The Persian Gulf kingdom of Qatar has expressed some interest in investing in two major partially-nationalized British banks, Royal Bank of Scotland (NYSE: RBS) and Lloyds Banking Group (NYSE: LYG).

"About any investment in the state or partially-state owned banks, we are very open for any investment in the UK," said Qatari Prime Minister Sheikh Hamad bin Jassim Al-Thani, who is currently meeting with visiting UK Prime Minister, David Cameron.

"Our team has been engaged and we will continue to discuss investment in the UK.”

The Qatari Prime Minister is also chief executive of its sovereign wealth fund Qatar Investment Authority.

The British government, which currently owns 83 percent of RBS and 43 percent of Lloyds, has said it seeks to dispose of these holdings.

Qatari parties already owns a stake in another British bank, Barclays plc (NYSE: BCS); and has sizable interests in several other well-known British institutions, including luxury store Harrod's, and about 25 percent of retailer Sainsbury's.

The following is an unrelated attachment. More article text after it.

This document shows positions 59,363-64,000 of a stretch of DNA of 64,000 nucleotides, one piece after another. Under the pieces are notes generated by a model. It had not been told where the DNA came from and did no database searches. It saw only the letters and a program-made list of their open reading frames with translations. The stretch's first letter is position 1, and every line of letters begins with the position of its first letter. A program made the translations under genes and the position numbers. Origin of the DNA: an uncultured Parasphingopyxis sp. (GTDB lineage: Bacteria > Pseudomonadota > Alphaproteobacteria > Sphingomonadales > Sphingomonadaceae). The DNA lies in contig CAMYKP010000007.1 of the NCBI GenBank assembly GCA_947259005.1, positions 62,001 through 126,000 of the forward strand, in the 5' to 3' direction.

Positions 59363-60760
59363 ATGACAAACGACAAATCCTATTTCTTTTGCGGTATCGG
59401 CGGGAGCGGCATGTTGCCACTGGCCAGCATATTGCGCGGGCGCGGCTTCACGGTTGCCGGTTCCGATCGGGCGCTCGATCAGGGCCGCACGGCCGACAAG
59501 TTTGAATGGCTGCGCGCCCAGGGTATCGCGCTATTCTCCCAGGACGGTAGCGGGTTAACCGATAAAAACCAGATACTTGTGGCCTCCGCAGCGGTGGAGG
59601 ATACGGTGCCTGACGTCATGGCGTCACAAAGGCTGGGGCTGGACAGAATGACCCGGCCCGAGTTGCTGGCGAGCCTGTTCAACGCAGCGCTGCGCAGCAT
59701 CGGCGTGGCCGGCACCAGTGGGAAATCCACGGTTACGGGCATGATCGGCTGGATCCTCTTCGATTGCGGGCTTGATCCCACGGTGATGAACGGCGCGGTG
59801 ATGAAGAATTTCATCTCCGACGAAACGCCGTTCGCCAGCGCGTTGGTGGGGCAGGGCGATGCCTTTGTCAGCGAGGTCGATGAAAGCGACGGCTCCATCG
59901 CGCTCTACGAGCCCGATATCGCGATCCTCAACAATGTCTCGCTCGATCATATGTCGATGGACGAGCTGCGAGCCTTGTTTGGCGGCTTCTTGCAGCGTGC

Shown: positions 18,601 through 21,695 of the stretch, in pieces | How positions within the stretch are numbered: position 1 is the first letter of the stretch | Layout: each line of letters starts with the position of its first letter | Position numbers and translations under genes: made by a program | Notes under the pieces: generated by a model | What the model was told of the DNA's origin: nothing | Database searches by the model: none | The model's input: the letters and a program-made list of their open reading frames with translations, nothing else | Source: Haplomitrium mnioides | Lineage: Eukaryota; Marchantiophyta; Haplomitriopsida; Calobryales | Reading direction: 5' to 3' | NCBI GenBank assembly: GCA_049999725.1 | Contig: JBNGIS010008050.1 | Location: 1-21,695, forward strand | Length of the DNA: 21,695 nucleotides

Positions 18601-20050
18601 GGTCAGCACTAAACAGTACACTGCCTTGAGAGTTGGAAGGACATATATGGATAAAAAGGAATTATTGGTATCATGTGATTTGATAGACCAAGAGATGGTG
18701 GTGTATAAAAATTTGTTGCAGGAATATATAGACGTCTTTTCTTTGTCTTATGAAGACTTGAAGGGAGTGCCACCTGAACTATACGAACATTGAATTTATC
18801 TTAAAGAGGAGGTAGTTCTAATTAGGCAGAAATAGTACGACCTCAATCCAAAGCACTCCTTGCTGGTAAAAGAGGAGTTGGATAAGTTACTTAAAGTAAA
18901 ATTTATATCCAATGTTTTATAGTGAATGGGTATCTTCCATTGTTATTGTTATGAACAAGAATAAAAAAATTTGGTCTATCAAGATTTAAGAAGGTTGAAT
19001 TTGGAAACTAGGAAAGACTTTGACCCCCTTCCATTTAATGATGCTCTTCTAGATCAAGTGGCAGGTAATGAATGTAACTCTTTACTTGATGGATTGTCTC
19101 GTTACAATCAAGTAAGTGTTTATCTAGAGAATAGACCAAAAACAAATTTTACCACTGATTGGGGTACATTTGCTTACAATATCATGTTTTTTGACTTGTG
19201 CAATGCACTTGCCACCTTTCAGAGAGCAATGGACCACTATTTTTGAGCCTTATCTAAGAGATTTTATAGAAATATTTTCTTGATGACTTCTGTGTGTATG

However, UK Financial Investments Ltd. (UKFI), the agency which was set up at the height of the financial crisis in late 2008 to manage the government’s investments in British financial institutions, has previously stated that no sales of RBS or Lloyds could occur until they has some share price stability.

In addition, Robin Budenberg, the chief executive of UKFI, recently warned that if the Independent Commission on Banking (ICB) requested a break-up of UK banks, British taxpayers would be in danger of losing their 67-billion pound sterling stake in the banks.

"There may be instances where value and competition are in conflict,"Budenberg told politicians. "A dramatic separation would clearly be negative for value," he added.

The ICB will put out its recommendations on the disposition and privatization of UK banks later this year.